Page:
Those worried that Jeff Nichols, the rising star of American art house cinema, had sold his soul by agreeing to make a studio picture have nothing to fear. Thundering towards us from across the highway comes Midnight Special, a sweaty and sinewy Sci-Fi mystery that’s forgivingly free from the Hollywood sheen.
Remaining true to the motif that has fuelled his filmography, Nichols – who once more takes up the reins as both writer and director – intimately anchors his film around family. We start small, meeting Roy (Michael Shannon) when he’s holed up in a motel room with his lifelong friend Lucas (Joel Edgerton), and young son Alton (Jaeden Lieberher). News reports accuse Roy of abducting his child, but in reality he’s protecting him.Revelling in the restrained reveal, Nichols shrouds his story in mystery. Hunting Roy and his son are a federal task force, led by NSA specialist Paul Sevier (Adam Driver), and a gun-toting flock of faith-driven fundamentalists guided by the chilling Calvin Meyer (Sam Shepherd); the former see Alton as a threat, while the latter look upon him as a teacher. For Alton is no ordinary child, he’s not like us at all. Behind his eyes is an extraordinary power even he can’t control, which both the authorities and the extremists are desperate to exploit for their own gain.
Nichols has always displayed a deep-rooted understanding of contemporary American existence, and here he once again turns his attention to the structures of violence in the States, playing on the paranoia that’s innate to our current political climate. The Government’s shadow is always a few steps behind Roy, Lucas and Alton, but its presence remains eerily tangible. Just as the audience does, our heroes understand that they cannot escape the all-seeing eye of the law; they simply adapt to ensure they evade it.
A sparing use of music underlies the gritty tension, however it’s the direction that propels the pressure. The pace is regularly restrained with pauses that allow the enveloping atmosphere to build before the acceleration is punched once more.John Carpenter’s Starman has been cited as a primary source of inspiration, but more apparent are the Spielbergian sparks, which Nichols contrasts with his own idiosyncratic style – Midnight Special could be read as post-9/11 fusion of Spielberg’s seminal classics E.T. and Close Encounters. Flashes of awe and wonder compound with stellar action sequence, self-serious narrative, and moments of wry wit: many of them coming courtesy of a humorously evasive Adam Driver.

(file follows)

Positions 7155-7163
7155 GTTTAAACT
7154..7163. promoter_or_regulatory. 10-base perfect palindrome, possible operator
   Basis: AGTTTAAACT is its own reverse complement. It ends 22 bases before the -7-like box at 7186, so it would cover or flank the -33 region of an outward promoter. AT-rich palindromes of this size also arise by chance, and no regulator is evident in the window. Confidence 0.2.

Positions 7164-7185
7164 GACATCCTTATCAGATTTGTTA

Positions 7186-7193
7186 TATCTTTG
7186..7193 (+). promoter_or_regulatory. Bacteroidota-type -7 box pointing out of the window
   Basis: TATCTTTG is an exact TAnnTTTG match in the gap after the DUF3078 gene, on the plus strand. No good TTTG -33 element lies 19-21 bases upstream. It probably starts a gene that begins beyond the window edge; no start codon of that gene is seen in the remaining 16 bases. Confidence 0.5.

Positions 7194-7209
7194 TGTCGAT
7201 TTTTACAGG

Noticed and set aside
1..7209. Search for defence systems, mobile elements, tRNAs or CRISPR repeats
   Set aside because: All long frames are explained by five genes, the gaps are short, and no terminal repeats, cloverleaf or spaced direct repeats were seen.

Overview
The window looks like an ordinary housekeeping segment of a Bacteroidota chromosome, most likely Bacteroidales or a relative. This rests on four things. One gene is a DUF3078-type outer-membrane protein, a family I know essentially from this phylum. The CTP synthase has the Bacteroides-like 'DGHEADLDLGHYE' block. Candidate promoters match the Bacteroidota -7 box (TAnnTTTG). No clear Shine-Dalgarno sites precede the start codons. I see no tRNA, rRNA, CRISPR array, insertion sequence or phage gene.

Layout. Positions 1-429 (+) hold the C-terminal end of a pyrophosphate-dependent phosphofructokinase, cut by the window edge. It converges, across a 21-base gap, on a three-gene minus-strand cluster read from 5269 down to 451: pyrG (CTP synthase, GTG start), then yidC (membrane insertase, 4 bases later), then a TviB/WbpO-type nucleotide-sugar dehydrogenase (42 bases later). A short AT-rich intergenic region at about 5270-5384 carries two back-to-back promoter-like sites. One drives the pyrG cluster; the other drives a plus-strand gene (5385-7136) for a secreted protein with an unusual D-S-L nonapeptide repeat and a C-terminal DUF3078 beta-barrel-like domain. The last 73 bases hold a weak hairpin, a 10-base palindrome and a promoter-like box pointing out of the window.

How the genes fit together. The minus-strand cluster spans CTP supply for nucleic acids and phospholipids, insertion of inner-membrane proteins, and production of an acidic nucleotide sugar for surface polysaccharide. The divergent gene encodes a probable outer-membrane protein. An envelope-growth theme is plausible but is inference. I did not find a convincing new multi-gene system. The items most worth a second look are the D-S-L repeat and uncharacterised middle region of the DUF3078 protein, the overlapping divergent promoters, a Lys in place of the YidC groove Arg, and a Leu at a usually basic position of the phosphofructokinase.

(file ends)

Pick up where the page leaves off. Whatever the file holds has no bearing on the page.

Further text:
This is a blockbuster with brains, but it’s also one with a big heart. At the centre is not the supernatural study of a boy with magical powers, but a sensitive one of adoring parents who see their world torn apart by events they can’t control: the emotionally refined performances of Michael Shannon, Jaeden Lieberher, and Kirsten Dunst as Alton’s brooding “birth mother”, instilling this otherworldly tale with an earthly humanity. And though some may struggle to overcome the ambiguities of the plot to the point at which they no longer feel they can invest in this superhuman story, it’s crucial to remember that Nichols is never asking us to believe in another world; he’s simply helping us try to understand our own.